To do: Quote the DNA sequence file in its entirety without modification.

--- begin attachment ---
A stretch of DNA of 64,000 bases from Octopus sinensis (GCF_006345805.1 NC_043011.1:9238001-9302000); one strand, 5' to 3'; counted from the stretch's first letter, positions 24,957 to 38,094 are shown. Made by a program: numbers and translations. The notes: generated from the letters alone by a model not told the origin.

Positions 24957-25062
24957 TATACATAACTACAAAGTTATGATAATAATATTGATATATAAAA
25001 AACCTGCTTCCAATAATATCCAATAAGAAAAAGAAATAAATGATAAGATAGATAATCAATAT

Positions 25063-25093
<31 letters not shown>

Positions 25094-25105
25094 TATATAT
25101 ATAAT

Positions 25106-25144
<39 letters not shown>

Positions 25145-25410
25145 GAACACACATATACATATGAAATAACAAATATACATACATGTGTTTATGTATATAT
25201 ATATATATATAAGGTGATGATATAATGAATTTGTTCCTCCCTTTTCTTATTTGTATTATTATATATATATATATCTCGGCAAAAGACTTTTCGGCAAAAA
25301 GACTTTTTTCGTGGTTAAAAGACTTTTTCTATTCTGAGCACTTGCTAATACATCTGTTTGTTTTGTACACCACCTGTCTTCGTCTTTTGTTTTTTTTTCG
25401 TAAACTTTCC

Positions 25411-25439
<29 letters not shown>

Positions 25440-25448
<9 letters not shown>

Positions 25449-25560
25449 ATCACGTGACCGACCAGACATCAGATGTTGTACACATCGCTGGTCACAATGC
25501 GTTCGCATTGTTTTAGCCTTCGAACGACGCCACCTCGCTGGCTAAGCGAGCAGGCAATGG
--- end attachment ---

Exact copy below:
A stretch of DNA of 64,000 bases from Octopus sinensis (GCF_006345805.1 NC_043011.1:9238001-9302000); one strand, 5' to 3'; counted from the stretch's first letter, positions 24,957 to 38,094 are shown. Made by a program: numbers and translations. The notes: generated from the letters alone by a model not told the origin.

Positions 24957-25062
24957 TATACATAACTACAAAGTTATGATAATAATATTGATATATAAAA
25001 AACCTGCTTCCAATAATATCCAATAAGAAAAAGAAATAAATGATAAGATAGATAATCAATAT

Positions 25063-25093
<31 letters not shown>

Positions 25094-25105
25094 TATATAT
25101 ATAAT

Positions 25106-25144
<39 letters not shown>

Positions 25145-25410
25145 GAACACACATATACATATGAAATAACAAATATACATACATGTGTTTATGTATATAT
25201 ATATATATATAAGGTGATGATATAATGAATTTGTTCCTCCCTTTTCTTATTTGTATTATTATATATATATATATCTCGGCAAAAGACTTTTCGGCAAAAA
25301 GACTTTTTTCGTGGTTAAAAGACTTTTTCTATTCTGAGCACTTGCTAATACATCTGTTTGTTTTGTACACCACCTGTCTTCGTCTTTTGTTTTTTTTTCG
25401 TAAACTTTCC

Positions 25411-25439
<29 letters not shown>

Positions 25440-25448
<9 letters not shown>

Positions 25449-25560
25449 ATCACGTGACCGACCAGACATCAGATGTTGTACACATCGCTGGTCACAATGC
25501 GTTCGCATTGTTTTAGCCTTCGAACGACGCCACCTCGCTGGCTAAGCGAGCAGGCAATGG